Ball is next up, from the River End, where, until a few seconds ago, smoke was rising hynotically from immediately outside the ground. Mercifully it’s gone before the batsman take issue or stance. However Rohit is caught skying a top edge after a drive for four and India are 7 for 1 as Willey begins the third.

It’s another solid over. Guessing somebody on the coaching staff is muttering (or bellowing) ‘GREAT EXECUTION!!

Dhawan trots past Ball on the way through to an easy single.  Seems about a foot between them – hilarious. Then my fielding legend Hales allows the first pull in anger past him, Sunday League style, for four and the crowd behind him reveals its vociferous Indianness.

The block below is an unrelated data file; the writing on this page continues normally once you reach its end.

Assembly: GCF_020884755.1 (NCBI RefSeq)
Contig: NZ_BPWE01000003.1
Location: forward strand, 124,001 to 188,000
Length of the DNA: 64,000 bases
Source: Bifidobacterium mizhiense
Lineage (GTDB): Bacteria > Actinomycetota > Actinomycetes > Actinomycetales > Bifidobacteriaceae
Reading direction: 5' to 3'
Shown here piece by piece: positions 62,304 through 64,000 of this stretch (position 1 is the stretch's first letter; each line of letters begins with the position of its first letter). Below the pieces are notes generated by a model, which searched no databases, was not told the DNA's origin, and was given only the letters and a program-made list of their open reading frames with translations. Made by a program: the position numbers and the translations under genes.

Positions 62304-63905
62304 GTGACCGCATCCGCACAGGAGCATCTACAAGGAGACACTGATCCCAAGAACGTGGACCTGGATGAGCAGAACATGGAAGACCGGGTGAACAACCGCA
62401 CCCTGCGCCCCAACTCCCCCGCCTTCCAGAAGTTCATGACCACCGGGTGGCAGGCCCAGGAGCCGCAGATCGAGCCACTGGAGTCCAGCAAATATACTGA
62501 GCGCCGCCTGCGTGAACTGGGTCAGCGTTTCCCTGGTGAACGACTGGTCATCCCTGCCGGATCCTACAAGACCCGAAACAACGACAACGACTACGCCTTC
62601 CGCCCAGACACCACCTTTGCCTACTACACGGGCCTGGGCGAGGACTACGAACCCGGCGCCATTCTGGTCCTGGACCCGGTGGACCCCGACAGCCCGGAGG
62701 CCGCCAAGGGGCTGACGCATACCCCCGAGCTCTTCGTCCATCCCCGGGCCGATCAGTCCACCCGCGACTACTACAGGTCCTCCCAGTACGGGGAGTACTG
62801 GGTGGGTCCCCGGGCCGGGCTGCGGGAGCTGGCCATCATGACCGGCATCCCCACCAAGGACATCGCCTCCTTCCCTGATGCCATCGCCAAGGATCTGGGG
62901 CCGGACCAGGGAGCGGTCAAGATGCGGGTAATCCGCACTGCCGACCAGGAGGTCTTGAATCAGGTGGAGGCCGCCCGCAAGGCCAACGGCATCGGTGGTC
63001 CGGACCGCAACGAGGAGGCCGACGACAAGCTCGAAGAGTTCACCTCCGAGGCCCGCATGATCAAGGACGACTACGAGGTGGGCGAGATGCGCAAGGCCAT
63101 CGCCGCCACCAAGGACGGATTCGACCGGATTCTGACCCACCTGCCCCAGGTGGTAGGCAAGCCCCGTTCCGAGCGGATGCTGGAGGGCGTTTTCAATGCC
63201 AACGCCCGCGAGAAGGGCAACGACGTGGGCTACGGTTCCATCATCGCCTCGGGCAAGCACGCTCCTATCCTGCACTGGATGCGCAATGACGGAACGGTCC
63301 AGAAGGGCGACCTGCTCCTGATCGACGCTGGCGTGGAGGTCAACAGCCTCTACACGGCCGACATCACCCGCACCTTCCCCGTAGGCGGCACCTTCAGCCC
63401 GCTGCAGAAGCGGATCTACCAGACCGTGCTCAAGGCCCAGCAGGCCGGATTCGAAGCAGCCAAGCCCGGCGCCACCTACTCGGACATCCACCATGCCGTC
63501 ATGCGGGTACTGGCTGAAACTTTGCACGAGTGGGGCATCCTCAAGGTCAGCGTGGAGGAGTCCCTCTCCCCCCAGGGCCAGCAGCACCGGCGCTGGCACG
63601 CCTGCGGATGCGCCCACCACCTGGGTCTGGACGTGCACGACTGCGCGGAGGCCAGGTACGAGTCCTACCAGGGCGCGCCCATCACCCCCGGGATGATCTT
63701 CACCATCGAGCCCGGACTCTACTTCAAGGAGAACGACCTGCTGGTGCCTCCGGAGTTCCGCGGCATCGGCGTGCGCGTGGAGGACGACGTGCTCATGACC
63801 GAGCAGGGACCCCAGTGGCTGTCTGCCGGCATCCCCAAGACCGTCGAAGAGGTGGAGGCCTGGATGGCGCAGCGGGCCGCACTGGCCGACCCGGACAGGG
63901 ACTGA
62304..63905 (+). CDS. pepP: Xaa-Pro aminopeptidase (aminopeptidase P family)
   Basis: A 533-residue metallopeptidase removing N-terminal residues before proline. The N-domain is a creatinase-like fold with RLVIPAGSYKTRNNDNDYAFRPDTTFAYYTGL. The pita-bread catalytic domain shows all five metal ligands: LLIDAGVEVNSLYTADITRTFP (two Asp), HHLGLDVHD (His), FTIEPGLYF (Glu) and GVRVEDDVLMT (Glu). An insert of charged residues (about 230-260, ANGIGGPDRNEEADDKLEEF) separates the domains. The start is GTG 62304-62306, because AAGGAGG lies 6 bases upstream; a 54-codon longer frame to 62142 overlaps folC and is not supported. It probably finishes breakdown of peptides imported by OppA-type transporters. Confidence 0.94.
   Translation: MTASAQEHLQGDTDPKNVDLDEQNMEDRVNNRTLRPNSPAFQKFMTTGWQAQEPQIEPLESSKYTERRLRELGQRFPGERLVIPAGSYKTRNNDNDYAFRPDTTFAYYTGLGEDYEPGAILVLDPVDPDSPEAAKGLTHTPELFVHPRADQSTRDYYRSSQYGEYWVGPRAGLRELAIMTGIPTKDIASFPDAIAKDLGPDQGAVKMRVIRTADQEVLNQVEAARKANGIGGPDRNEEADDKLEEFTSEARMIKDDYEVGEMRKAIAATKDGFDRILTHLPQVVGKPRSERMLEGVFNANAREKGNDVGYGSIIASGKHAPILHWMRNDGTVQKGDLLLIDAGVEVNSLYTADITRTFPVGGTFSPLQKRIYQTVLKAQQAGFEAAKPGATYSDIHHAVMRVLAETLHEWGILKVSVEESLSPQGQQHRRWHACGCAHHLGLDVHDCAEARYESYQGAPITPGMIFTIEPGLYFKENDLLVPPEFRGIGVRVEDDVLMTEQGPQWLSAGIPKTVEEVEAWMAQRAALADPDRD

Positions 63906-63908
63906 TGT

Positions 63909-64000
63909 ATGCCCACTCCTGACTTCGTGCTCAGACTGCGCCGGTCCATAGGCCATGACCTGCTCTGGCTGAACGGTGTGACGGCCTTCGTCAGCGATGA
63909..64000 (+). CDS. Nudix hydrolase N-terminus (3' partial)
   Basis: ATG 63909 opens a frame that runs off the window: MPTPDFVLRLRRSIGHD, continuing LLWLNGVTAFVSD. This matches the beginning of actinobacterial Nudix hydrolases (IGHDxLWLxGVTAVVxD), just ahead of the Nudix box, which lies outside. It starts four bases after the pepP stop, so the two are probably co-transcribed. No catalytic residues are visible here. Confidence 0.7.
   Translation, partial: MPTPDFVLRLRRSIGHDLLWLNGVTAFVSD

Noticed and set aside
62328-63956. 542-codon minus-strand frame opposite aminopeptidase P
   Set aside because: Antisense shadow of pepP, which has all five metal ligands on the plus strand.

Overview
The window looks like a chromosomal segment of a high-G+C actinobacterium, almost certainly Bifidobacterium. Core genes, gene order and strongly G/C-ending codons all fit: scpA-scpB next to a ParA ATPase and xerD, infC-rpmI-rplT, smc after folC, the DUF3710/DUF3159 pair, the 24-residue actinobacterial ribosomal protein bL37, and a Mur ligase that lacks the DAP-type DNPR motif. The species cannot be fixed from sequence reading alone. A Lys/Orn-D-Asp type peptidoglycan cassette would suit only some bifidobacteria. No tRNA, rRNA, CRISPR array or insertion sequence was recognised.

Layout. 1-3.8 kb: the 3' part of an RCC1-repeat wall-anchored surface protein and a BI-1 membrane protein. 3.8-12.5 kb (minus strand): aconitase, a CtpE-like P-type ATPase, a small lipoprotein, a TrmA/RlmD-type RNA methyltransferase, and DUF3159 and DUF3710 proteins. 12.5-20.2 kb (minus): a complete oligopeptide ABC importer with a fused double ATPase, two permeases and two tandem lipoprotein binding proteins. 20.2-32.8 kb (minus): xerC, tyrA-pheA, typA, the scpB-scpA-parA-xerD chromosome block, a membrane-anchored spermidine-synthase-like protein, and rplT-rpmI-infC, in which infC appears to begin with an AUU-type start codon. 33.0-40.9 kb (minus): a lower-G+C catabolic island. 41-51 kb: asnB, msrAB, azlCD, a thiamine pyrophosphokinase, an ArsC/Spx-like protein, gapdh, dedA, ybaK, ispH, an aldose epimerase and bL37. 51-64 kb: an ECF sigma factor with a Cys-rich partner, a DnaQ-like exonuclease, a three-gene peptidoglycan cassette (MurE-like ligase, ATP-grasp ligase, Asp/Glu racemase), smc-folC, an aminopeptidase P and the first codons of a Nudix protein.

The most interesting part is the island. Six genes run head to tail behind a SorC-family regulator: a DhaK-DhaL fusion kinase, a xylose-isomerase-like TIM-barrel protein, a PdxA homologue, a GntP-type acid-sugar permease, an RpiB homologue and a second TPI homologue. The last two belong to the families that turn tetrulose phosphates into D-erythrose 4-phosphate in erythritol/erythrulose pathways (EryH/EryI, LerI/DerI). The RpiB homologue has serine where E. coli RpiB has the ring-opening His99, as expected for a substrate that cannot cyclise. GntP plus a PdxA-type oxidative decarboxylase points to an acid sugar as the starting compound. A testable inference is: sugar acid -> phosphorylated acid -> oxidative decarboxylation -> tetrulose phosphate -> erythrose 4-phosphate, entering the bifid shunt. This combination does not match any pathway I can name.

Shortly after the diminutive Dhawan seems overwhelmed by the size of the bat – shockingly failing to carry and slide it in during a scamper for safety. Daft sod’s out. ‘Absolute village’ cries a renowned journo to my left.

It doesn’t get much better for India, as Rohit swings and misses at Plunkett – on first view missing by a mile, as the ball scoots merrily into the off stick. The visitors are suddenly 23 for 3 off 5.

The pitch is unquestionably livelier – fairer, maybe – than tracks here in Cardiff tend to be. Plunkett and Ball and Willey sending it through with some venom, meaning limited aggression, so far, from the batsmen. With India at 36 for 3 after 7, even the god Kohli is playing relatively watchfully: he and Raina have to rebuild.

I’m rather liking the non-explosive nature of all this, to be honest. After 10, India are 52 for 3, with Kohli on 14 and his partner Raina on 16. Virat, sensing the need to lift the boom quotient, smashes Rashid through midwicket before offering a cruelly hard diving catch to Roy out at long on.